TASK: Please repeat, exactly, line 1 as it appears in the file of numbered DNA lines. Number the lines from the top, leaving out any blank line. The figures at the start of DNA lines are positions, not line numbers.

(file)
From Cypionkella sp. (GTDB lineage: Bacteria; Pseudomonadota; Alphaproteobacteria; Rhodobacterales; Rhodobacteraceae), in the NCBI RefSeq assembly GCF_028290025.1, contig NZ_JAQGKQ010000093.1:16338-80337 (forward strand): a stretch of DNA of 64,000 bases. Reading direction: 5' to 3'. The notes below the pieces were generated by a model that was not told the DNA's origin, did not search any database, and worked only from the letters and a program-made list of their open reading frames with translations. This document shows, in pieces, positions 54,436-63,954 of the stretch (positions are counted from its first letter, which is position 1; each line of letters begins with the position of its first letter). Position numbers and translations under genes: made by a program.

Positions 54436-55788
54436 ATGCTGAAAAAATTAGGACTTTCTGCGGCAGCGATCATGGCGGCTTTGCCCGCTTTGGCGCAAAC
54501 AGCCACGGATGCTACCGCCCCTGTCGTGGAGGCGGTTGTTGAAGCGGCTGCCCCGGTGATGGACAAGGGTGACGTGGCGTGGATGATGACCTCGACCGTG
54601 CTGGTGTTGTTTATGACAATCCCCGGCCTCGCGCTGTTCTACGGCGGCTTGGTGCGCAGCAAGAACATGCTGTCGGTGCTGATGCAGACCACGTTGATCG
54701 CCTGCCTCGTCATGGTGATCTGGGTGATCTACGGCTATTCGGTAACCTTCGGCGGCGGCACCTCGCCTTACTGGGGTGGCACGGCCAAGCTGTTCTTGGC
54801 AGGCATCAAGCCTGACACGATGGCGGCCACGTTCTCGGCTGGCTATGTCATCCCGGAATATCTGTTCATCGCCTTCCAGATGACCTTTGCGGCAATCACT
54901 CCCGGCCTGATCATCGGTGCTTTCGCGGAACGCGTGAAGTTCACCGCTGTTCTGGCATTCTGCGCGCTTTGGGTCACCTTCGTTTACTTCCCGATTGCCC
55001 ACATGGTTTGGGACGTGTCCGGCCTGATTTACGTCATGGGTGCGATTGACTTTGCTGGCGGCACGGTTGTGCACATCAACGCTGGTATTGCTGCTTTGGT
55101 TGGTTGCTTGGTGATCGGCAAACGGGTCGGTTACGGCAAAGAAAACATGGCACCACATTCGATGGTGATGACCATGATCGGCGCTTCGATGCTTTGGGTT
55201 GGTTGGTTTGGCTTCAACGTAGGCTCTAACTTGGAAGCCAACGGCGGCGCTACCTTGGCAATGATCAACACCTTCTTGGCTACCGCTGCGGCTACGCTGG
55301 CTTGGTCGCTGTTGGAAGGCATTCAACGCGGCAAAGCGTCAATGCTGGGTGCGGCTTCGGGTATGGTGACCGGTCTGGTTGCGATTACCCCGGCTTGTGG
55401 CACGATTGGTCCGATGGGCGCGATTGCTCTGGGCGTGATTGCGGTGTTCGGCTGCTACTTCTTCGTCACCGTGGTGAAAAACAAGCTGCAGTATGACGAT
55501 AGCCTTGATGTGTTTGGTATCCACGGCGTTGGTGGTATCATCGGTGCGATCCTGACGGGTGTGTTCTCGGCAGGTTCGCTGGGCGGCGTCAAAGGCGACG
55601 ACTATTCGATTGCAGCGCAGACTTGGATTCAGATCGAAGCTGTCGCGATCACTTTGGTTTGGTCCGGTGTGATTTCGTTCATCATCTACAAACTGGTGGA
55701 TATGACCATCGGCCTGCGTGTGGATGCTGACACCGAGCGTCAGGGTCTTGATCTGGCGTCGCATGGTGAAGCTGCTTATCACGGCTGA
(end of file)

From Cypionkella sp. (GTDB lineage: Bacteria; Pseudomonadota; Alphaproteobacteria; Rhodobacterales; Rhodobacteraceae), in the NCBI RefSeq assembly GCF_028290025.1, contig NZ_JAQGKQ010000093.1:16338-80337 (forward strand): a stretch of DNA of 64,000 bases. Reading direction: 5' to 3'. The notes below the pieces were generated by a model that was not told the DNA's origin, did not search any database, and worked only from the letters and a program-made list of their open reading frames with translations. This document shows, in pieces, positions 54,436-63,954 of the stretch (positions are counted from its first letter, which is position 1; each line of letters begins with the position of its first letter). Position numbers and translations under genes: made by a program.